|Version 18 (modified by adrian, 11 years ago) (diff)|
Fields as Descriptors
In this proposal, fields would become descriptors. This means
- They would be left as members by the metaclass.
- The real 'data' would end up either in name-mangled instance members, or in a private dictionary.
- When accessed via the class, they would return themselves. eg Reporter.name would be a field class you can inspect. This would make introspection as in the admin easier.
- When accessed via the instance, they would return a representation of the value they hold. This could be
would change to:article.reporter article.reporter.id
- ForeignKeys and other related fields would place another descriptor on the related class. When accessed via the instance, this would return a lazy collection object. It will act like a set (an ordered one if there is an ordering involved).
This would also support other methods in favour of the get_related_list things.
Other end of ForeignKey! relationship:
reporter.get_article_list() reporter.get_article_list(headline__startswith='This', order_by=['headline']) reporter.add_article(headline="John's second story", pub_date=datetime(2005, 7, 29))
would change to:reporter.article_set reporter.article_set.filter(headline__startswith='This').order_by('headline') reporter.article_set.add(headline="John's second story", pub_date=datetime(2005, 7, 29))
Methods which change the meaning of the lazy collection are as follows:
- .filter(): adds query parameters using Django's normal DB query syntax.
- .order_by(): adds/changes ordering parameters.
The collection supports the appropriate collection protocols : It acts as a set, with ordering if there is an ordering in the underlying query. The query is only done when a collection protocol is used. Sometimes, multiple queries will be used to save traffic, eg if you access reporter.article_set[10000:10020] and then reporter.article_set[:20].
Other methods of a similar style are also possible.
- .add would add a new instance of the related class to the collection. This would register a callback so that it would be written to the db when .save() is called on the parent object.
ManyToMany examples: (from http://www.djangoproject.com/documentation/models/many_to_many/ )
This looks a bit odd because of the clear call . In reality, most of the time you don't want to replace a whole set of many-to-manys, so the new api is more convenient than the old one. The methods are precisely those of a Python 2.4 built in set.
a2.set_publications([p1.id]) a2.set_publications([p1.id, p2.id])
a2.publication_set.clear() a2.publication_set.add(p1) a2.publication_set.clear() a2.publication_set.update([p1,p2])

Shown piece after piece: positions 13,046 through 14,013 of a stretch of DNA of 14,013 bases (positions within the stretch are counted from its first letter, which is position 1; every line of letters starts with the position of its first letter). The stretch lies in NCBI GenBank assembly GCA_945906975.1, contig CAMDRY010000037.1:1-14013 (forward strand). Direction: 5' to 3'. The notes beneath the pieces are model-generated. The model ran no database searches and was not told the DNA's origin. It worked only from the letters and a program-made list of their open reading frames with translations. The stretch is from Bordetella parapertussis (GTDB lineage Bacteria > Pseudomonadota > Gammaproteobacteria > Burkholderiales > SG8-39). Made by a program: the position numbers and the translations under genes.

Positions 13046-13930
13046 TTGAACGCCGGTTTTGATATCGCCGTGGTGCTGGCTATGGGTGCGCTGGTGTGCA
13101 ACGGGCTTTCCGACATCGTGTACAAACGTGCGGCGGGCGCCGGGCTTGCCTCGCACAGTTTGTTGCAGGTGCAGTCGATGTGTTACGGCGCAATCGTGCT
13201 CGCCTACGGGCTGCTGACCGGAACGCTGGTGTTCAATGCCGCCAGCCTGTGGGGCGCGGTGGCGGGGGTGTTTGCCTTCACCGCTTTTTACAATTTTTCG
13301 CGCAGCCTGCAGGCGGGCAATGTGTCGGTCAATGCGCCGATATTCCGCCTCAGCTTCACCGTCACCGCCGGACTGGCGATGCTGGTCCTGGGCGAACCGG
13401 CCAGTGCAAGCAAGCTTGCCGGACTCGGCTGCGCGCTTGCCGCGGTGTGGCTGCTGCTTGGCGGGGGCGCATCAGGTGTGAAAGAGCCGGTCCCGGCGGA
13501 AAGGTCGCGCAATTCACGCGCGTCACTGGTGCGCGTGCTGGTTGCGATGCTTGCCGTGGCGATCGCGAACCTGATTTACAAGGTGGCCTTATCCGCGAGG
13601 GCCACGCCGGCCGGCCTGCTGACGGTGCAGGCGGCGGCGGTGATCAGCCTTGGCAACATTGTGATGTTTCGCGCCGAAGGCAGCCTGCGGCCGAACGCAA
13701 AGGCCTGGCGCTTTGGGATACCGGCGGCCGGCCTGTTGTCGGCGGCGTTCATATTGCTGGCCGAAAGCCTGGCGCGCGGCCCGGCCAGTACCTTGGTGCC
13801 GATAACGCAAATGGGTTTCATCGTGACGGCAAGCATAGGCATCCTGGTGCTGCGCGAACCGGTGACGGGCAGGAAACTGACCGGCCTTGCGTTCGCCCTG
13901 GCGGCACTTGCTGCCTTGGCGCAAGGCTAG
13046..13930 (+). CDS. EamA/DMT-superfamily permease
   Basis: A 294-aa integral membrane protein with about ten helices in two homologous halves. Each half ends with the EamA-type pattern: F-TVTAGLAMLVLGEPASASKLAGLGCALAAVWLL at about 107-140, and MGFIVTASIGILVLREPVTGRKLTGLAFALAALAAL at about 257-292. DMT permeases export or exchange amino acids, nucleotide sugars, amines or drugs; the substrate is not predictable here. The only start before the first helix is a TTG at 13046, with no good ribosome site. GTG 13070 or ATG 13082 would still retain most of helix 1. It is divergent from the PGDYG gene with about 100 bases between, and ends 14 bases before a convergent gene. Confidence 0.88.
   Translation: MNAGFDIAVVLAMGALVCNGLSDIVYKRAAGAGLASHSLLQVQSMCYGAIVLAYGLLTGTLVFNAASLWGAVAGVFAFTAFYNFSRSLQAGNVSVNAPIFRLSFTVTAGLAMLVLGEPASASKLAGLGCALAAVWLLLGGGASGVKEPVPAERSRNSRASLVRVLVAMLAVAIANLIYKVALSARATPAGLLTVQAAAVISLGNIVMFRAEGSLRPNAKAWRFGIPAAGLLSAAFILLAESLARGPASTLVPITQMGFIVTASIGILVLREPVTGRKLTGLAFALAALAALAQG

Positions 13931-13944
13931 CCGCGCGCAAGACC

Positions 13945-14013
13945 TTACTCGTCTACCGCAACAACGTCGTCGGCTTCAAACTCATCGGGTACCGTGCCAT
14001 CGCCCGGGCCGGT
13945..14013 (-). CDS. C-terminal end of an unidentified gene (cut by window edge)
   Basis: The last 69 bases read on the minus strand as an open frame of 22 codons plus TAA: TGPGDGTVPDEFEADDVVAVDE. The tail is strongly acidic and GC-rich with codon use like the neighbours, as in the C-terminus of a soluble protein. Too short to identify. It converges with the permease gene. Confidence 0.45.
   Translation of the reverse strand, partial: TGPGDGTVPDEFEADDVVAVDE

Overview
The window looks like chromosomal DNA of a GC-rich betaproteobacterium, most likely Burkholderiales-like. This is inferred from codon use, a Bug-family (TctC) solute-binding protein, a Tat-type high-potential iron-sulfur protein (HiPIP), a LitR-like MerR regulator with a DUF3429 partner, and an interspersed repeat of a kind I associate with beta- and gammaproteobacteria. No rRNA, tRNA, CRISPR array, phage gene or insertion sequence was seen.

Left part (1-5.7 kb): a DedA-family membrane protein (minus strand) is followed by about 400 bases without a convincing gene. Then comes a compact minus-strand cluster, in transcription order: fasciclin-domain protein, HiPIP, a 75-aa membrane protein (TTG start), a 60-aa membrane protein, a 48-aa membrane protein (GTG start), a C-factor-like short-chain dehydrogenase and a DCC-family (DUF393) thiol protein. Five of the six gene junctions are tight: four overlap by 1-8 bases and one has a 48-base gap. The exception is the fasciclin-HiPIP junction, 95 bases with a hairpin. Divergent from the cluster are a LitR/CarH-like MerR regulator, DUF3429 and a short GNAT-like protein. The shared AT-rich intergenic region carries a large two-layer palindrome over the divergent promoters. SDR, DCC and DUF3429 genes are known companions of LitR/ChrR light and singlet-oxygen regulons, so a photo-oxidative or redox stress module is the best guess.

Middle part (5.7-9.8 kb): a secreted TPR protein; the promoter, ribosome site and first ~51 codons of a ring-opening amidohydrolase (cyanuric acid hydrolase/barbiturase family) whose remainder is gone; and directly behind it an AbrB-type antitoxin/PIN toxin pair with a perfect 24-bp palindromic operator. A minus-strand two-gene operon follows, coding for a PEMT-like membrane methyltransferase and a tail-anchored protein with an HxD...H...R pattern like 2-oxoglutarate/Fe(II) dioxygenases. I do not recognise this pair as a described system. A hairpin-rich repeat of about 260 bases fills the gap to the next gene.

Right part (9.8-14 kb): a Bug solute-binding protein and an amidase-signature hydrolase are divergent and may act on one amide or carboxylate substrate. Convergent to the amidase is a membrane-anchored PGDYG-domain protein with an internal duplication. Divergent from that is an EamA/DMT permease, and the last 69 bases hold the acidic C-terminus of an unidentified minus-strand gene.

a2.publication_set.clear() a2.publication_set.add(p1) a2.publication_set.add(p2)
In further discussions about this idea, it seemed consistent that both the manager ( Person.objects ) and relationship end points, (reporter.articles) would act as lazy sets of instances (base class QuerySet?) , with these 'refinement' methods on them (filter, order_by, etc).
Person.objects.get_list() becomes Person.objects
Person.objects.get_list(name__startswith="R") becomes Person.objects.filter(name__startswith="R")
Query sets would be combinable with the standard set operators, which would be less clumsy than the current complex= query syntax. eg ar_list = Person.objects.get_list(complex=Q(name_startswith="R")|Q(name_startswith="A") ) goes to (idiosyncratically)
people = Person.objects ar_set = people.filter(name_startswith="R") | people.filter(name_startswith="A")
When you finally open a ticket on this massive change ;) I'll add a comment that you should feel free to steal code from Dejavu, which has used descriptors successfully for two years now: http://projects.amor.org/dejavu/browser/trunk/units.py -- Robert Brewer
The reason we avoided this in the initial design of Django is that we wanted it to be clear when an action would result in a database query being executed. This explicitness makes it easier to optimise your code - it's obvious when an action will result in an extra query, making it clearer when you should store results in a local variable for later use. -- Simon Willison .
I think the mailing list is better for discussions, but I don't think that you need to worry about the local variable thing. You can still save things in a local variable, exactly as before. The only change is that things will not actually be fetched until required. After that, they will be cached. -- Robert Wittams
simons = Person.objects.filter(name_startswith="Simon") for simon in simons: <--- hits database pass for simon in simons: <--- uses cache pass